There is another aspect of “BREAKING DAWN, PART I” that really disturbs me. Why on earth did Charlie Swan’s closest friend and Jacob’s father, Billy Black, never warned Charlie about Edward’s true identity? Now, I realize that such a revelation would have forced him to tell Charlie the truth about his family and tribe. But one would think that Bella’s safety was more important. He kept his mouth shut when Edward and Bella first dated. And continued to remain mum when the young couple finally married. I hate to say this, but Billy Black’s silence on the identity of the Cullen family continues to astound me to this day. One can only wonder how Charlie will react to Bella’s transformation into a vampire.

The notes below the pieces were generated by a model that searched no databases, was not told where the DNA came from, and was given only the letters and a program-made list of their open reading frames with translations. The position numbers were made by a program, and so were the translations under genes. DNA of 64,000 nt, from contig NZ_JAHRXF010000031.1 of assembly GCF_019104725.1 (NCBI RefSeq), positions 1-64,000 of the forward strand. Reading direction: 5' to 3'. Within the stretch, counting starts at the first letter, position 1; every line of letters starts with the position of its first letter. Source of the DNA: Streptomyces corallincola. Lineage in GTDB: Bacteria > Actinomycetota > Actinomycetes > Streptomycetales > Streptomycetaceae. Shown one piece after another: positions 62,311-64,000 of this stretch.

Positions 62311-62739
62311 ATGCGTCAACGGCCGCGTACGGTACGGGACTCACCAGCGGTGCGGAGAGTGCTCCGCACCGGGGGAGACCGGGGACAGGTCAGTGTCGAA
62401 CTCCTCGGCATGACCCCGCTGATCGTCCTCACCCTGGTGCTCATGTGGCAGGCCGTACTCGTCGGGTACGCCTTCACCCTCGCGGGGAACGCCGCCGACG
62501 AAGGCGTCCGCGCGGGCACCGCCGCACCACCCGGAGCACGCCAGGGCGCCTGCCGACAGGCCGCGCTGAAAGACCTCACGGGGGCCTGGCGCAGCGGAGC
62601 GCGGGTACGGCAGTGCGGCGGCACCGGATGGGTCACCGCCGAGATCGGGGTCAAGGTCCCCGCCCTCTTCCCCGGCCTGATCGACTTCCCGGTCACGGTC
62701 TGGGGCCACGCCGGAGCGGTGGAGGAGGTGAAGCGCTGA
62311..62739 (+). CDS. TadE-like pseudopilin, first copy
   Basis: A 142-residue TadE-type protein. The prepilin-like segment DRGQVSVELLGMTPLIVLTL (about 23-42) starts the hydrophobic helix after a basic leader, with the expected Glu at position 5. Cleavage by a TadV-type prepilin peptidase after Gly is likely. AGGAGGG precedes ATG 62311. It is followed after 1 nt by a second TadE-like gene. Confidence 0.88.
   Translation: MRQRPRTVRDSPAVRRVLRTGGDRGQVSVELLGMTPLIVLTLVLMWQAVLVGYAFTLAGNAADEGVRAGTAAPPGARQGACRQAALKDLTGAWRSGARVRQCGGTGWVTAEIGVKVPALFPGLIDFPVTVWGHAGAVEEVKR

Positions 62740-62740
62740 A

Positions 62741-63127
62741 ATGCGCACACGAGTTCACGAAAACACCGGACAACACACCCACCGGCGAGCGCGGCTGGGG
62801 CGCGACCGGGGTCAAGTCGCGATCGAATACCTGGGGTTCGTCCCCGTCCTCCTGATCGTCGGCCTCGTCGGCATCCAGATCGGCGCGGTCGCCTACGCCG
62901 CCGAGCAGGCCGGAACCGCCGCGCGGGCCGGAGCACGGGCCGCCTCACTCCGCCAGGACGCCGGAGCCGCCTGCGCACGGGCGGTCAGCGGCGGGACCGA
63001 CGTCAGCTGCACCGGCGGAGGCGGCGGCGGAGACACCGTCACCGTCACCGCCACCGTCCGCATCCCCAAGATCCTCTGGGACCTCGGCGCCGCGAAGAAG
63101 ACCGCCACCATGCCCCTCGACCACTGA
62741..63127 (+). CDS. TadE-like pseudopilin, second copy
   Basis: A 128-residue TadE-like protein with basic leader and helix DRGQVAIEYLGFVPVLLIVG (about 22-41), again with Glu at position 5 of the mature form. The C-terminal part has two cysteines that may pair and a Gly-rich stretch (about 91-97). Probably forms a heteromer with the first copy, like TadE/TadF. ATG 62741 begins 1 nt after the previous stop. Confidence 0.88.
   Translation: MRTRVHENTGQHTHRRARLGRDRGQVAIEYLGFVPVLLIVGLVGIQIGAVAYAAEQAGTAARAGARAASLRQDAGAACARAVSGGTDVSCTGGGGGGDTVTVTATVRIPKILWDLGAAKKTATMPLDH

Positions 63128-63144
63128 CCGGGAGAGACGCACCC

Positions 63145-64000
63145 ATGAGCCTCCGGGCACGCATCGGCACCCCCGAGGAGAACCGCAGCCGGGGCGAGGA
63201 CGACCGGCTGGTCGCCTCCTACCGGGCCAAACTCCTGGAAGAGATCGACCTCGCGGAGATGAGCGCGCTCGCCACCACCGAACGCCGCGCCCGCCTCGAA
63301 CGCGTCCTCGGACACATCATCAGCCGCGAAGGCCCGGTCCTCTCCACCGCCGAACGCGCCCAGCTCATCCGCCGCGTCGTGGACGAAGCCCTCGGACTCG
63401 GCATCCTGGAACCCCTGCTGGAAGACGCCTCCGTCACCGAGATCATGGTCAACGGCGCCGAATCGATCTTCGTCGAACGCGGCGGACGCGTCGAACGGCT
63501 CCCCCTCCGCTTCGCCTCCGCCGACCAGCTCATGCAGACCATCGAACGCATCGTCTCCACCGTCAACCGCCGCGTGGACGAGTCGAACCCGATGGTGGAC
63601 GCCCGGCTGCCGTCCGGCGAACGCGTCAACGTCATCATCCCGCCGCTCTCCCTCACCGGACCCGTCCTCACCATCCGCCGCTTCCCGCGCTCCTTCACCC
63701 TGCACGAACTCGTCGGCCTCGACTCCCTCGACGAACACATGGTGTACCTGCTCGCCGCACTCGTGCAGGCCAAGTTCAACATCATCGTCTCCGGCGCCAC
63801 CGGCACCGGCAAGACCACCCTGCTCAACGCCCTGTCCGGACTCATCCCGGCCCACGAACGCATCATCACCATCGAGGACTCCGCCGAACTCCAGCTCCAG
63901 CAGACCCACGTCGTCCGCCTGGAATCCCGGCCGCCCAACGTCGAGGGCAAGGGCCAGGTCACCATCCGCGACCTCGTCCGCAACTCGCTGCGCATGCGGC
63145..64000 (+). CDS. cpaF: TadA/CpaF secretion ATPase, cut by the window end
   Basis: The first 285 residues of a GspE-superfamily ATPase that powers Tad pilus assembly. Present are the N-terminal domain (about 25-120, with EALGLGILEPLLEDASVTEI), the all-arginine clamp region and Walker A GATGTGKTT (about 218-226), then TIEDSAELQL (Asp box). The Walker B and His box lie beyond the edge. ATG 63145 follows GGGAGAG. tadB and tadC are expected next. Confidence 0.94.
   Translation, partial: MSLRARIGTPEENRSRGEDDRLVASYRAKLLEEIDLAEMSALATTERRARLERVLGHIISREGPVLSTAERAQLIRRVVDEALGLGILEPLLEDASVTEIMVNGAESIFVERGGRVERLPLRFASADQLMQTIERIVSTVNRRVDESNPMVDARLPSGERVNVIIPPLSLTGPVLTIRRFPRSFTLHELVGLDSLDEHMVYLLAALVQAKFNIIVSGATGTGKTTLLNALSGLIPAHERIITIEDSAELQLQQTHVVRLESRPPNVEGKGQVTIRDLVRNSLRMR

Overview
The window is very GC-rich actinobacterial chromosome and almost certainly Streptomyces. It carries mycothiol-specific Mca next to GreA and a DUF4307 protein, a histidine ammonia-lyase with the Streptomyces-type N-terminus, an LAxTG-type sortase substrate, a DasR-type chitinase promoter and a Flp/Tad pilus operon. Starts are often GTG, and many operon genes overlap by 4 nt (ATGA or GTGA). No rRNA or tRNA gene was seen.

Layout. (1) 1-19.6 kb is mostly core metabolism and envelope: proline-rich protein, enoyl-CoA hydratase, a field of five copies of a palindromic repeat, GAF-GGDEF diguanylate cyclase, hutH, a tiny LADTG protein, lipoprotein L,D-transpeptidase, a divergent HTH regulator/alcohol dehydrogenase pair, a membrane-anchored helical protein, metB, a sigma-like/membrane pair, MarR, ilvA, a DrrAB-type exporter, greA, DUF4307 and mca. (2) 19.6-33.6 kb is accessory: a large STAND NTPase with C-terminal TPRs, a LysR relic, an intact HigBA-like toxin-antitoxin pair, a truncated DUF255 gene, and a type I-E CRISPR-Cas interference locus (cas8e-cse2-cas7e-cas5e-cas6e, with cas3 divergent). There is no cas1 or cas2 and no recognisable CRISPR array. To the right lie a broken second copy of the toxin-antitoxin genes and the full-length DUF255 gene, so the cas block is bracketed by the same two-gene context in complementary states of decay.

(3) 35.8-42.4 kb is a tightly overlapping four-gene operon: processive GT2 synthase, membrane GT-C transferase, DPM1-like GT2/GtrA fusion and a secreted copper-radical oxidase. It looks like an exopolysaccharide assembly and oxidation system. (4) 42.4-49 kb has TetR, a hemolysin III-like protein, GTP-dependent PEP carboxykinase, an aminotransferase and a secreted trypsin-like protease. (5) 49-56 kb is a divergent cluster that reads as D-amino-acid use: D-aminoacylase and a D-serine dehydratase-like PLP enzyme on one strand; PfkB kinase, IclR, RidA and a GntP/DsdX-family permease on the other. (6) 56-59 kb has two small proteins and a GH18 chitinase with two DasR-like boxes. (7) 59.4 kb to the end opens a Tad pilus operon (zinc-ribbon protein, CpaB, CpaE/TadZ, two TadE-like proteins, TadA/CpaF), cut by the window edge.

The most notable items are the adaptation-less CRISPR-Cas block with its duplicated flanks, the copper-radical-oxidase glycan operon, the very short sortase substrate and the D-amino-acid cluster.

I wish I could say that I enjoyed “BREAKING DAWN, PART I”, but . . . who am I fooling? I could not care less. I disliked the film. Hell, I dislike the franchise. And no action sequence or tortuous childbirth scene could save this movie for me. But since other members of my family are fans of the franchise, I have one last TWILIGHT movie to endure, later this year. And then it will be all over. Thank God!

“24” and the Breaking Point

 

After watching the April 12, 2010 episode of ”24”, it occurred to me that I had put up a lot with this series during most of its eight seasons run. Perhaps a bit too much – especially since Season Three.  But the above-mentioned episode proved to be the final straw for me. 

 

“24” AND THE BREAKING POINT